Lots of kids love movies. Not so many keep track of box-office grosses, as Apur Parikh did while growing up in Rochester, New York. Parikh, who graduated from Penn State in May with both an M.B.A. and a masters in telecommunications, also built his own network TV schedules every fall, handicapping hits and predicting cancellations in a show-business version of fantasy baseball. And he kept up with the trades: Variety, People, Entertainment Weekly, the Hollywood Reporter.
Apur Parikh has chased his childhood dream of making movies all the way to Hollywood.
"My best friend in ninth grade wanted to be a filmmaker," Parikh remembers. "We would talk about the industry all the time—which director was making what, who was cutting deals . Another friend saw everything that came out. Between the three of us we were going to movies or talking about movies all the time. I always knew I wanted to be in the industry, but it took me a long time to figure out what I could do."
As an undergraduate at Purdue University, he opted for security, earning a dual degree in mechanical engineering and communications. Returning to Rochester, he tried to settle into a "traditional" engineering job at Eastman Kodak. "I quickly realized it wasn't my true passion," he says. "It wasn't me. But who was going to pay me to estimate box-office grosses?"
One day Parikh saw a job posting for Kodak's motion-picture imaging division. "Even though I was not close to being qualified," he says, "I decided to give it a shot." He was interviewed by Jan Bent, a graduate of Penn State's Smeal College of Business who was then Kodak's director of business research. "Her group studies new trends, researches emerging technologies, does market-share analyses for internal clients," Parikh explains. "Anything anybody wants to know that has to do with movies and the entertainment industry. Why is the use of 35mm print film declining on the Asian sub-continent? Who are the players in digital imaging? Questions like that.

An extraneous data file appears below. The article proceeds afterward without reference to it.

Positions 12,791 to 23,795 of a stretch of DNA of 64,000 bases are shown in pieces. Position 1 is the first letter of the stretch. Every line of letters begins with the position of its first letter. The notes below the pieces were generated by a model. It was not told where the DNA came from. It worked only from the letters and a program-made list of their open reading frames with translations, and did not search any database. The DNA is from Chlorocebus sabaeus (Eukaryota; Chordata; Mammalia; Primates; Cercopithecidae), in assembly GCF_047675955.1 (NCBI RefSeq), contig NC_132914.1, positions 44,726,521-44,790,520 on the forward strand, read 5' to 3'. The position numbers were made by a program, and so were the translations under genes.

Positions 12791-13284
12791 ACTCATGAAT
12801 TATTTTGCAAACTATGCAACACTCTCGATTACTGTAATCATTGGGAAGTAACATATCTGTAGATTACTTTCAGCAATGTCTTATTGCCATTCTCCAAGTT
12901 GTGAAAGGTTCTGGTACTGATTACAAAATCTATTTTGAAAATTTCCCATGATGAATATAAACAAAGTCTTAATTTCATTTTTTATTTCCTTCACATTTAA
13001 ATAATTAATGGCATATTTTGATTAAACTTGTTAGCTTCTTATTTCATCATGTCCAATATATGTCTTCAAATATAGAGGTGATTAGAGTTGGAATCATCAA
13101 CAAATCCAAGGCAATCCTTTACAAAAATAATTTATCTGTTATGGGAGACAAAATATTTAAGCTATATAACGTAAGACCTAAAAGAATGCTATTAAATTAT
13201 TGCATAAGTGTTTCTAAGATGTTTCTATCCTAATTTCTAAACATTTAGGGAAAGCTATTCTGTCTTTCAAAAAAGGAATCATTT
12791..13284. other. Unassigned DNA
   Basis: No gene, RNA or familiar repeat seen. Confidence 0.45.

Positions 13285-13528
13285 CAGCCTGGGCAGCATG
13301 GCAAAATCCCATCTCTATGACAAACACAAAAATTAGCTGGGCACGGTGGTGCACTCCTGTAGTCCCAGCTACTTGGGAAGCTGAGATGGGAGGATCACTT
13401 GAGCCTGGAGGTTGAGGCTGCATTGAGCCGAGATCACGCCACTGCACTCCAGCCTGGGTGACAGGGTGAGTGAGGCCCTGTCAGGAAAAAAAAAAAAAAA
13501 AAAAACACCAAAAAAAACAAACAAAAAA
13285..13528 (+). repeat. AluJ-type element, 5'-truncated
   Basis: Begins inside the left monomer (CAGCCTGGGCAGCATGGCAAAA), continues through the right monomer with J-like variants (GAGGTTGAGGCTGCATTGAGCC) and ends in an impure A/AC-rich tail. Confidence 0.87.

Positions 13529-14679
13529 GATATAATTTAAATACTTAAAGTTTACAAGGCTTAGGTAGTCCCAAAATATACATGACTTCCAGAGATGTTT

"She asked me what I was interested in," he remembers, "and when I told her, she said, 'We pay people to do that.' She showed me this fantastic library, with all these entertainment-industry resources I had never even heard of. It was awesome. She was awesome."
He didn't get the job. But when he told Bent of his plans to go to graduate school—at Penn State—she offered him a summer internship, and Parikh jumped at the opportunity. "I spent a lot of time in that library," he says. "I just read and read. I wanted to learn everything. Then Jan would give me projects to do."
One of those projects led him to Las Vegas, and an annual show of video dealers. "Blockbuster Video had just instituted a revenue-sharing program with the studios," he says, "and Kodak needed to know how it was going to impact print film. So I went out there and talked to people and had an incredible time. I learned a lot about how the video industry works."
And re-kindled his desire to wind up, somehow, in pictures. But how? "I had taken screenwriting classes, and found out that wasn't me. And I couldn't direct. I knew I liked the deal-making part of the industry—running a studio, getting a production company together. By the end of the summer I realized that what I really wanted to do was produce."
He also knew he wanted to return to school. "I loved learning about telecommunications. And I still wanted to hedge my bets." Parikh enrolled at Penn State in fall 1998, and started working with Richard Taylor, Palmer chair professor of law and telecommunications. Taylor, a former vice president and corporate counsel for Warner Cable Communications, specializes in the impact of emerging information technologies. The new technology that had caught Parikh's eye was digital cinema.
"I had heard about digital at Kodak," Parikh says, "and I wanted to know more about it. So I decided to write a paper on the technical aspects for Dr. Taylor." That meant researching the two competing digital projection technologies: one developed by Texas Instruments and based on a semiconductor chip fitted with thousands of micro-mirrors; the other, built by JVC, and based on liquid crystals. It also meant learning about compression technology. "Movie files are huge," Parikh explains. "How do you make them small enough to transmit, and store? I talked to people at Qualcomm about the compression algorithms they had come up with and patented."